“It’s a perfect example of folks who don’t know what they’re talking about. They take one piece of information they don’t know and then they throw it out there,” said Dr Ali Haider, a cardiologist from Massachusetts who uses his Instagram platform to combat vaccine disinformation for a 114,000-strong following. “People just get scared when they hear things like RNA, genes, these buzzwords.” 

Another concern — aired by vast numbers of vaccine-hesitant people online — is that the vaccines have been rolled out too fast. 

“The reason that it has been developed so quickly is blindingly obvious if you spent 10 seconds thinking about our worldwide efforts, based on 20 or 30 years of research,” said Grimes. “We have thousands upon thousands of volunteers. All the usual bottlenecks that hold up development don’t exist with Covid.”

Haider explained that scientists have been working on developing mRNA vaccines for years, and that the Covid-19 outbreak has simply pushed their development forward. “This technology was ripe and primed and ready, and suddenly this pandemic hit,” he said. 

The virus has ushered forth a new wave of anti-vaccination theories and, owing to the increased time spent online during the pandemic, people now are more exposed to such ideas than ever before. “We have to treat all information as potentially carcinogenic,” Grimes said. “Anyone who has spent a lot of time on social media is vulnerable to it.” He added that the only long-term solution is to teach people how to critically assess the information they encounter.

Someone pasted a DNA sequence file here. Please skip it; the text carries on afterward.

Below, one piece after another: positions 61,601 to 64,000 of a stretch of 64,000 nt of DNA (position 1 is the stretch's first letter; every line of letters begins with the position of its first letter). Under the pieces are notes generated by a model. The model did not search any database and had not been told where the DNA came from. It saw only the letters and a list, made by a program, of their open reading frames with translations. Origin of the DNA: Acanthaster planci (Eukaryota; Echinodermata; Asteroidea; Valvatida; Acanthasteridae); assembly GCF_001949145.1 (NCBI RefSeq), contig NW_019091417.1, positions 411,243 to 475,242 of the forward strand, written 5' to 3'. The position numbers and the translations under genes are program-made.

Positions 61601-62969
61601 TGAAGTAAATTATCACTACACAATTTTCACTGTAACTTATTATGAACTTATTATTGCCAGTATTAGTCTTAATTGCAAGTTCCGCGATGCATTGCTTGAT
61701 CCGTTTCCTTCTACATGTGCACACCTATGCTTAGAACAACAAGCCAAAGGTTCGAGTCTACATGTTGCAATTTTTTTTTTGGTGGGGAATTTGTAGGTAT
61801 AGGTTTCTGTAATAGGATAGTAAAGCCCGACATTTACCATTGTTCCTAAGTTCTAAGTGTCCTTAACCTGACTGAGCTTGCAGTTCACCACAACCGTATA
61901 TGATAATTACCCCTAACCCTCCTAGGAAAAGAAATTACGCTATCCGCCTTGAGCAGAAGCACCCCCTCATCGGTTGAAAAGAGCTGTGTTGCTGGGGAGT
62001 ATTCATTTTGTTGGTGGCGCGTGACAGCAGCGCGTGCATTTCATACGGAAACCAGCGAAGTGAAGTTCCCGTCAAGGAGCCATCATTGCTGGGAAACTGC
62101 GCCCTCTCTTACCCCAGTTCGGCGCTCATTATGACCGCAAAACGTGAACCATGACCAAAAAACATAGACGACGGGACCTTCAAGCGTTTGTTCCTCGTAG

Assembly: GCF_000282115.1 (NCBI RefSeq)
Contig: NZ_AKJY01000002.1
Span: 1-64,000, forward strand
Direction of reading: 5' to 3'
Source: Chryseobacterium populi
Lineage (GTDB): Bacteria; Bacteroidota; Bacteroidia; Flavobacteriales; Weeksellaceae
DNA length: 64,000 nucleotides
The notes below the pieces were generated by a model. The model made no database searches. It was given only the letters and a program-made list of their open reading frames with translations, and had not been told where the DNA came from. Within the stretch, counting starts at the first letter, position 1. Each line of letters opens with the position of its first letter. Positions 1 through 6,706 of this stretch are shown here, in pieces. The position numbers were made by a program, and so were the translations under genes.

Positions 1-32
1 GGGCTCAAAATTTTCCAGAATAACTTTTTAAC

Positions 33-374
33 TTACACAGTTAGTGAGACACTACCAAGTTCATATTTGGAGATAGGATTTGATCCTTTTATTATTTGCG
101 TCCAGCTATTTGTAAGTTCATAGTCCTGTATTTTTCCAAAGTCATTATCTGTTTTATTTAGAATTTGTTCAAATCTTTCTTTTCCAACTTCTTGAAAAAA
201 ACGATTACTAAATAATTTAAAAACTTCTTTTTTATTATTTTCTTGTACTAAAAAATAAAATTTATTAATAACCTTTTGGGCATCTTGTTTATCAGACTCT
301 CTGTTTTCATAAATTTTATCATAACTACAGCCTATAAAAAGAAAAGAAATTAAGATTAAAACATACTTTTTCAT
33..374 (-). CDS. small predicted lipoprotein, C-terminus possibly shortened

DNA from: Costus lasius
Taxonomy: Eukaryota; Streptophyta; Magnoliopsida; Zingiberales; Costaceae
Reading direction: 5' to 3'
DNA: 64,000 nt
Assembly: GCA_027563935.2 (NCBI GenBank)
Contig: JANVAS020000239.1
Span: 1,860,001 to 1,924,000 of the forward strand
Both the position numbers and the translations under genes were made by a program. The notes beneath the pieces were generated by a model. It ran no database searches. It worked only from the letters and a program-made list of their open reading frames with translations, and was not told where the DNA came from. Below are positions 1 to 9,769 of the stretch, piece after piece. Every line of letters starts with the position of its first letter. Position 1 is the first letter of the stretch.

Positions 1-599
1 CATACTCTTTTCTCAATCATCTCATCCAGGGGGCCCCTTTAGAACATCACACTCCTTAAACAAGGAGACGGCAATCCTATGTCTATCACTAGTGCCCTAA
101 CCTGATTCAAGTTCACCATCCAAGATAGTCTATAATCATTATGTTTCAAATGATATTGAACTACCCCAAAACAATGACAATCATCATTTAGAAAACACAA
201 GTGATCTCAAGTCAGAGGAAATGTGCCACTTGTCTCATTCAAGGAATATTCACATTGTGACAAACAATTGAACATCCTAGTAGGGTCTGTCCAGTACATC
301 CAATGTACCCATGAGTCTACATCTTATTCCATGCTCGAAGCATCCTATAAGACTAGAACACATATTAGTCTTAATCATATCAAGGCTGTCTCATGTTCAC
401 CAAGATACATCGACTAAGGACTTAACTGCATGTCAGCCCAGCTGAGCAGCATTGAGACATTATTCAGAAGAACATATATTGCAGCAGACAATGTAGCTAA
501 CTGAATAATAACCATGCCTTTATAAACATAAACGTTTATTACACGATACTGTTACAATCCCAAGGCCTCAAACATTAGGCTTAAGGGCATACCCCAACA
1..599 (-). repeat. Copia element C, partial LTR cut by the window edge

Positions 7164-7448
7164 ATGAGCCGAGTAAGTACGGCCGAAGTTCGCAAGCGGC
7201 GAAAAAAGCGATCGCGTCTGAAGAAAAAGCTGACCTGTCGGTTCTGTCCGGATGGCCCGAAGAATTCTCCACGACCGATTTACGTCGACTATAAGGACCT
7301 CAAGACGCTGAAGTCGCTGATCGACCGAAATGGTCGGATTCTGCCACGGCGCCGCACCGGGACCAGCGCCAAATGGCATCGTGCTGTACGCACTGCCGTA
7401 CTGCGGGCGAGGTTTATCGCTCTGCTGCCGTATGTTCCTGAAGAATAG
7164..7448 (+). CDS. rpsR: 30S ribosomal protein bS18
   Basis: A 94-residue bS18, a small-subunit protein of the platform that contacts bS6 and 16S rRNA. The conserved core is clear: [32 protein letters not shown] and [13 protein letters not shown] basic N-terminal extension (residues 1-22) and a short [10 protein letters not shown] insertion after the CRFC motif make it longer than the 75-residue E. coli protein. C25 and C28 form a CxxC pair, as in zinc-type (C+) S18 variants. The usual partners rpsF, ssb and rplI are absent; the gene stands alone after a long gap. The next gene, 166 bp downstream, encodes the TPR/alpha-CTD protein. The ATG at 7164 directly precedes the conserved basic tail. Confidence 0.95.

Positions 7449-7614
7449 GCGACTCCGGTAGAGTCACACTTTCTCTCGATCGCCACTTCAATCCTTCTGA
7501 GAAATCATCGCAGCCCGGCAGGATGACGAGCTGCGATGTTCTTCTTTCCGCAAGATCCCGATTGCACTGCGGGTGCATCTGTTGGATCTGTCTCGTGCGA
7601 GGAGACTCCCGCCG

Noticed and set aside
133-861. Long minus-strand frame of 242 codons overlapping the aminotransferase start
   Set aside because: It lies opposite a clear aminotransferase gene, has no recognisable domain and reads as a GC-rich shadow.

In 2019, The World Health Organization listed vaccine hesitancy as one of its top 10 threats to public health. A year on, the issue of vaccine uptake has never been more urgent, said Haider. “If we’re not getting these needles in people’s arms, it doesn’t matter how many billions of dollars and how much warp speed we do, we’re not going to get out of this.”

Haider is also countering the wave of disinformation by making digital content that explains the vaccines to people who don’t understand them. 

One of his recent videos, featuring a conversation with a Covid-19 vaccine trial investigator, has racked up hundreds of thousands of views and been inundated with positive comments. However, he is on the receiving end of daily attacks by antivaxxers. “The more I see that, the more I smile and realize, ‘OK, this means this is getting out there,’” he said. “They are getting threatened.”

Swanda’s affirmation, however, was found closer to home. When his mother saw his video, she was reassured. She reposted it to her Facebook page, and began telling customers in her hair salon about it. “She’s getting, like, so many comments,” Swanda said. “She’s just completely floored that this happened. Actually I talked with her last night and she said, ‘Make sure you tell everyone I’m the reason that this video happened.’”